Dinwiddie left for the NBA and King redshirted, so there once again appeared to be an opening for Stalzer. Alas, Tre'Shaun Fletcher and freshman Dom Collier moved past Stalzer in the rotation. In his junior year, Stalzer played about six minutes per game in 19 appearances. Before this season, Colorado starters Askia Booker and Jaron Hopkins were gone, but as you know, Stalzer wasn't chosen to fill in those openings. Instead, King came back from redshirting and Josh Fortune transferred from Providence. Stalzer appeared to at least retain his role as reserve guard, but the Belgian sensation hustled his way past the senior guard. Stalzer has only played sixteen minutes all season, one less than Brett Brady.
Each year Stalzer appeared to move up in the rotation, one new-comer moved past him for that spot. In the past two years, a second new-comer has pushed him down even further.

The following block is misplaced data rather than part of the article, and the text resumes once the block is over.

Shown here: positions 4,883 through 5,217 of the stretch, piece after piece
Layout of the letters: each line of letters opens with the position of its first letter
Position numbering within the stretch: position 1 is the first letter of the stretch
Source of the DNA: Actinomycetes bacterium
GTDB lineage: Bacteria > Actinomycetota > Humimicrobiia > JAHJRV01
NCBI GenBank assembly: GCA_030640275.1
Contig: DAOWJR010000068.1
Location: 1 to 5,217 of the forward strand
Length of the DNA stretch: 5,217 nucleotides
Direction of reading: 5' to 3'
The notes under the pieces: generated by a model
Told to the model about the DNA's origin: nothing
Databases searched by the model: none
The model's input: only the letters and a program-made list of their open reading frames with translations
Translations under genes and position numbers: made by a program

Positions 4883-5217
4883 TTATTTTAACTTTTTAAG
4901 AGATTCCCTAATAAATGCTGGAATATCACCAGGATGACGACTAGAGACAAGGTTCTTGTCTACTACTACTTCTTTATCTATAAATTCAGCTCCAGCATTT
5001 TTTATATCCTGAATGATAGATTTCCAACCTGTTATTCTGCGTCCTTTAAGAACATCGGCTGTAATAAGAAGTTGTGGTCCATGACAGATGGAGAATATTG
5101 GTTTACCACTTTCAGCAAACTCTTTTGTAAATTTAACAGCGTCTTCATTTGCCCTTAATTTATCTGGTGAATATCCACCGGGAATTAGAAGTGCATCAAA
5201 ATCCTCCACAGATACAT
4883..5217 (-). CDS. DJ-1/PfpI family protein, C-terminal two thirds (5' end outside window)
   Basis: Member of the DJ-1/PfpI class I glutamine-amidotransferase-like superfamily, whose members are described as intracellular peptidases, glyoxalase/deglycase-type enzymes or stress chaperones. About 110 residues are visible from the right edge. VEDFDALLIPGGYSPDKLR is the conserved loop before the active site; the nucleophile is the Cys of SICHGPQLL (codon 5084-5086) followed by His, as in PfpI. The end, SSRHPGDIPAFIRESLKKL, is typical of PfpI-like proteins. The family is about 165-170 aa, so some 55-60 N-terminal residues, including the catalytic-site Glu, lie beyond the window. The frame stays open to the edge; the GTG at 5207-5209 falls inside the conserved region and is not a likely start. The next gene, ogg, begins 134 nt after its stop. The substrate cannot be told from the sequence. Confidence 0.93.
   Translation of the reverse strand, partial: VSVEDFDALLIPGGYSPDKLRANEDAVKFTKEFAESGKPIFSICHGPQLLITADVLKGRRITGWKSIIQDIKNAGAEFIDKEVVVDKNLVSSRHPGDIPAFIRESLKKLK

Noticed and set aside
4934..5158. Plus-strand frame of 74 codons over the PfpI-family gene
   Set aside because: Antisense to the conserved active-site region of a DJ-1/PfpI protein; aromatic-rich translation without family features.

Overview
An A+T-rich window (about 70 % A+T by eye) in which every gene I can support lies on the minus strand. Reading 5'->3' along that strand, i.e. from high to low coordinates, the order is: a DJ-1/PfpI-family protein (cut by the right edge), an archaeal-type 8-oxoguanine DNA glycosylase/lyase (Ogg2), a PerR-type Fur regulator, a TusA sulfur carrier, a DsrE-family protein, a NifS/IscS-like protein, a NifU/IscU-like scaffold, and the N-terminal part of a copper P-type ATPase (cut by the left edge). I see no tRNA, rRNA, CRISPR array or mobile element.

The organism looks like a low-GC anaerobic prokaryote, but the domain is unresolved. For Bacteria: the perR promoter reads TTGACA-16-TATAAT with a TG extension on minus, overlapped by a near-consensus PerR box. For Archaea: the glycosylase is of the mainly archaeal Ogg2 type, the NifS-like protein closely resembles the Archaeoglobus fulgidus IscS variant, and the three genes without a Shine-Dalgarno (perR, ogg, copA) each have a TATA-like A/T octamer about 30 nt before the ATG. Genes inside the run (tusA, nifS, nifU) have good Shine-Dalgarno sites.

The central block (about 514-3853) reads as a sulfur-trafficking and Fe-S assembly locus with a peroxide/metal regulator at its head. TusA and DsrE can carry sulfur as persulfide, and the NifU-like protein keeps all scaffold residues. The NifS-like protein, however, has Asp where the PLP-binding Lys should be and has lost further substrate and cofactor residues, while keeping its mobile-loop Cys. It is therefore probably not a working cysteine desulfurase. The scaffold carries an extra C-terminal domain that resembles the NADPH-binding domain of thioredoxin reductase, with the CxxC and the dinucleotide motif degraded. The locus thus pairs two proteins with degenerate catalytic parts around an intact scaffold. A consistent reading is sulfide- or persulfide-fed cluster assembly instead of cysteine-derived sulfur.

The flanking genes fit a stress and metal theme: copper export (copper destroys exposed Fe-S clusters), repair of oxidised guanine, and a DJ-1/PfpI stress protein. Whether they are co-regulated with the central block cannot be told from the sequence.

Stalzer doesn't want you to think this is a sob story. He may be frustrated, but there's a reason he hasn't transferred for more playing: He loves his role on the Buffs, no matter what it is. This season, his job is to provide senior leadership from the bench and no one does this as well as he does.
Additionally, Stalzer sure does do great things off the court. Stalzer serves as one of two active players on NCAA D-I Men's Basketball Issues Committee. I don't know how much voice this committee has (many would be doubtful of the NCAA listening at all), but his role is an important as can be. Brett Brady is a young mathematician, but Stalzer's trade may be even more impressive. He's a damn pianist in the College of Music. As a former middle school basketball icon, I know a thing or two about how susceptible players' fingers are. If I was a pianist, I wouldn't even get near a basketball.